- “Once again Arturia has given me the best of both worlds with IT. It’s blowing minds at both my recordings session and in concert. The perfect compliment to my already diverse rig.” Roger Joseph Manning Jr (The Moog CookBook, Jellyfish, Imperial Drag, Beck)
- “So Just when you think Arturia can’t be any more practical than the Mini Brute. They bust you in the head with THIS.” Keith Shocklee (Public Enemy)
- “For me, a Synthesizer that has no presets is an adventure every time. IT is a recipe for audio joy. IT soon becomes a real electronic instrument, that develops with your knowledge and expertise.”Chris Cross (Ultravox)
- “The small form factor is disproportionate to the massive sound you can get out of IT. Having used many Arturia soft synths, this is a great piece to transition from a laptop. Turn the switch and go.” Sandra Vu (Dum Dum Girls, SISU)
- “Big, ballsy sound! Arturia has another sonic monster on its hands!” André Bowman (Will.I.Am)
- “It’s SMALL GIANT! I love it!!” Hideki Matsutake
Arturia has announced availability of iSEM, its second subtractive synthesizer recreation for Apple’s iPad. Here’s the story in their own words…
Like Arturia’s Oberheim SEM V desktop (or laptop) software solution before it, iSEM uses proprietary TAE (True Analog Emulation) technology to faithfully reproduce the analogue warmth and ingenious interface of the vintage Oberheim Synthesizer Expander Module (SEM) to which it also owes its inspiration and name, but brings it all kicking and screaming to this day and age in the most musical and ingeniously interactive ways possible by making the most of the latest developments available to its iPad host. Helpfully, Arturia has seen fit to take advantage of iOS 7′s inbuilt Inter-App Audio, allowing iSEM users to send MIDI commands and stream audio between apps on the same device. And that’s just for starters!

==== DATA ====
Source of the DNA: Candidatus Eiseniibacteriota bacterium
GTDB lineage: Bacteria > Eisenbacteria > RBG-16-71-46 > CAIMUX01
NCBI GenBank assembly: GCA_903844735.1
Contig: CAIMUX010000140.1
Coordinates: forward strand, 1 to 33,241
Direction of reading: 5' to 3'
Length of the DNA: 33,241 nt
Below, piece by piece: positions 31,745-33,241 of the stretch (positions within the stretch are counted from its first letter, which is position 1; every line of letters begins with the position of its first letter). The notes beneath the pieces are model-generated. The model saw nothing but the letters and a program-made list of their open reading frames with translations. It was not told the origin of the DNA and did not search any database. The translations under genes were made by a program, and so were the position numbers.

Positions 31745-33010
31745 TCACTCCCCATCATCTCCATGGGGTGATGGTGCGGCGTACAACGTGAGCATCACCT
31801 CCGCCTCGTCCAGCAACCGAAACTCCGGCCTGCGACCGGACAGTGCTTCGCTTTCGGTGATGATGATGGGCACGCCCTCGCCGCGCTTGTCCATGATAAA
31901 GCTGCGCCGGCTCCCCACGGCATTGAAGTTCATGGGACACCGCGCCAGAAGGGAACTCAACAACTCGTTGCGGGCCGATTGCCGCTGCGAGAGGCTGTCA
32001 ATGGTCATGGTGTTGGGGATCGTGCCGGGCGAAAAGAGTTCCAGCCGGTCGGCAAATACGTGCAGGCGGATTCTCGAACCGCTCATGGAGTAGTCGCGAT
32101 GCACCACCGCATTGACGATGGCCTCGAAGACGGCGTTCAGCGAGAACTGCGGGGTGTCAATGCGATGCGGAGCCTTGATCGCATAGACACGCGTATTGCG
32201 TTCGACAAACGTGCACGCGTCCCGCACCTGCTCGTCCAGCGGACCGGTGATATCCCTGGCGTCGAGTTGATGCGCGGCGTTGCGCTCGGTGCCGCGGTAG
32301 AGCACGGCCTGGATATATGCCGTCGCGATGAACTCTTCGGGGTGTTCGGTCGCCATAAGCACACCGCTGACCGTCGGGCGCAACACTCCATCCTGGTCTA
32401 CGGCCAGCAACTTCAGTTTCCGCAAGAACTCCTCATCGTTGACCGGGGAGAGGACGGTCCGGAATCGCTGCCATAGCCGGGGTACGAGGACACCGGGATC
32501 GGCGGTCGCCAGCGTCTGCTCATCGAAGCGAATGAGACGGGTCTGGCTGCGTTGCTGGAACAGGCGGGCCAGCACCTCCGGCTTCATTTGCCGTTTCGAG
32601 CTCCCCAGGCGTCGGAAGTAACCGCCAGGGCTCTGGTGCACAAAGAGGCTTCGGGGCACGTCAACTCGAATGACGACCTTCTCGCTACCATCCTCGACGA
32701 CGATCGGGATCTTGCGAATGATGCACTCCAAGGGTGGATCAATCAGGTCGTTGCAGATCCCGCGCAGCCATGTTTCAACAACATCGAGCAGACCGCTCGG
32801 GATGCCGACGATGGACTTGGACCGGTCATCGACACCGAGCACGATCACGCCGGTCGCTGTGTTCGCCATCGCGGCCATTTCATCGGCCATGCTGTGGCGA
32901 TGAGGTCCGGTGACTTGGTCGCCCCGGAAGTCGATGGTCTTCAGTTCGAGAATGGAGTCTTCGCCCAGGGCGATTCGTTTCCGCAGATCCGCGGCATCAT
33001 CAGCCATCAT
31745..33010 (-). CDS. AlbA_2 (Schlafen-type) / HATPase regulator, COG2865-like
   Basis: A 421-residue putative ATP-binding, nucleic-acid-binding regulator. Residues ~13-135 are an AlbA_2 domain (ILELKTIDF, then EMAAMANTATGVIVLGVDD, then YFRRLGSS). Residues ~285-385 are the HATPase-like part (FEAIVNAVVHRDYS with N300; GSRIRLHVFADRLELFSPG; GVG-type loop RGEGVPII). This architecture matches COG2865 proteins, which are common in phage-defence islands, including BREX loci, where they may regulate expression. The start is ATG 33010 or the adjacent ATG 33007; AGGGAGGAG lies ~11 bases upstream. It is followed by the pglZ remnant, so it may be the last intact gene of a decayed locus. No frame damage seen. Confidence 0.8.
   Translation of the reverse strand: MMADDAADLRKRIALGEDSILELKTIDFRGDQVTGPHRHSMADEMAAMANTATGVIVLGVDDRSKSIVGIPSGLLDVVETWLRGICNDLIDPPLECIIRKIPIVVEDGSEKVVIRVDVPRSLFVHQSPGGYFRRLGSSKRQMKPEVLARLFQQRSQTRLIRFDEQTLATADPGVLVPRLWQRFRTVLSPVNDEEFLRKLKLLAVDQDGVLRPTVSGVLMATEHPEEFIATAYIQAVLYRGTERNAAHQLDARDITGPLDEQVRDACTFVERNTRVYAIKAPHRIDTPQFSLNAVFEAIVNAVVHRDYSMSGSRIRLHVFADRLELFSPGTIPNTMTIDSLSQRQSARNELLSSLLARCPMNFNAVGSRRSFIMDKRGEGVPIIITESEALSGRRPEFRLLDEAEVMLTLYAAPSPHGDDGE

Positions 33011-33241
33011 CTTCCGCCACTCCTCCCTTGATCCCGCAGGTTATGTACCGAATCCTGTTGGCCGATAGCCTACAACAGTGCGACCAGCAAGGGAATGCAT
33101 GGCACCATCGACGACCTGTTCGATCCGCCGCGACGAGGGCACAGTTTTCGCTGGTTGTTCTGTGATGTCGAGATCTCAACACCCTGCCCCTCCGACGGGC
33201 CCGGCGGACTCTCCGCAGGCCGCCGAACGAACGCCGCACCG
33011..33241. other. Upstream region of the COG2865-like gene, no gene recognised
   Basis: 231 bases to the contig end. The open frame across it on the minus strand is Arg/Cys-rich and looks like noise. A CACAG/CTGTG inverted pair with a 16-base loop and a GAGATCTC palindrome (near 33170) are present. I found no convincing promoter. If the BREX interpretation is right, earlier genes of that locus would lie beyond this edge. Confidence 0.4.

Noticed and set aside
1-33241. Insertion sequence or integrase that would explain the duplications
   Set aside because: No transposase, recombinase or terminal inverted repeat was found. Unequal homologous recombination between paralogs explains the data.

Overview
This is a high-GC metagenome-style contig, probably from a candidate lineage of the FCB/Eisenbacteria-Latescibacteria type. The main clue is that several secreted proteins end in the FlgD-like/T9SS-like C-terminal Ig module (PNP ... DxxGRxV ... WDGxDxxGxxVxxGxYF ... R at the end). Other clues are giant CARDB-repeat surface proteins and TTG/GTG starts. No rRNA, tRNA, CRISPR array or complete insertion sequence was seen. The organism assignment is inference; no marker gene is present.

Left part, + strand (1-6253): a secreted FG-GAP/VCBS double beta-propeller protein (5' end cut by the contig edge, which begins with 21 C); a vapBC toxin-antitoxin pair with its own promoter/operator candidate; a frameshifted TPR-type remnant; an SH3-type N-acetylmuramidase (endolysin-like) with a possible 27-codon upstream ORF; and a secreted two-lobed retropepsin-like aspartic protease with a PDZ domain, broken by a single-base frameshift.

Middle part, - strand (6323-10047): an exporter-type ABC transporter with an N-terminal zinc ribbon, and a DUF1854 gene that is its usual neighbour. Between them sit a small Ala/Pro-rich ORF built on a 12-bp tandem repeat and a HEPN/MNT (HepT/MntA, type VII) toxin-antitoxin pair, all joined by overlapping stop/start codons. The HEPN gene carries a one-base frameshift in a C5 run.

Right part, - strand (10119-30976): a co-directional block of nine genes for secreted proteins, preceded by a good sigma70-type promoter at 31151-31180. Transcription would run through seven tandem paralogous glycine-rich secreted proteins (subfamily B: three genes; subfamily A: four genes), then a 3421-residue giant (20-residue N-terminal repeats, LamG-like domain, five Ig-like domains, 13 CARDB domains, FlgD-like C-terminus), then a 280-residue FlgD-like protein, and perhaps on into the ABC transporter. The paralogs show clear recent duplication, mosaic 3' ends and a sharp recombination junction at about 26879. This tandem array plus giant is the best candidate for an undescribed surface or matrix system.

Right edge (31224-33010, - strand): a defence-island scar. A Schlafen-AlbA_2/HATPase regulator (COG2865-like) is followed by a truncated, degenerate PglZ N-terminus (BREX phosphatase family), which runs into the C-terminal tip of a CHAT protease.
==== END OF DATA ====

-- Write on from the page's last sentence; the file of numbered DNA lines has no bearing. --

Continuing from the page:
But first, a little history: hatched by legendary synth designer Tom Oberheim back in 1974, the dual-oscillator SEM was originally conceived as a way of beefing up weaker-sounding compatible analogue monosynths of the time before becoming a sought-after sound in its own right — so much so that its American creator came up with a series of successive SEM-based instruments, first pairing up two SEMs with a 37-note keyboard and a simple analogue step sequencer to form the Two Voice, Oberheim’s first self-contained compact, duophonic synthesizer in 1975, thereby beating rivals to the polyphonic punch. Programmability came courtesy of Oberheim’s breakthrough Polyphonic Synthesizer Programmer which — when hardwired into the fair-sized Four Voice (featuring four SEMs and a 49-note keyboard) in 1976 and enormous Eight Voice (eight SEMs set across two tiers) in 1977 — enabled the control voltages of many parameters for up to eight SEMs to be memorised for the first time. Though these instruments were undeniably groundbreaking, quickly finding favour with the likes of popular prog-rockers Rush and electronic music trailblazers Tangerine Dream, polyphony was, after all, achieved with multiple SEMs so each voice/module had to be programmed independently, which was quite a daunting task — even by somewhat shaky Seventies standards!
Fast forward, then, to 2013 and the truly 21st Century musical landscape has changed considerably, as has music technology itself. Today, of course, we take polyphony and programmability for granted, though not necessarily that still-sought-after Oberheim sound. Ingeniously, iSEM quite literally taps into all of this and then some, putting more musicality at anyone’s fingertips than its analogue namesake designer dared dream possible back in Oberheim’s Seventies salad days!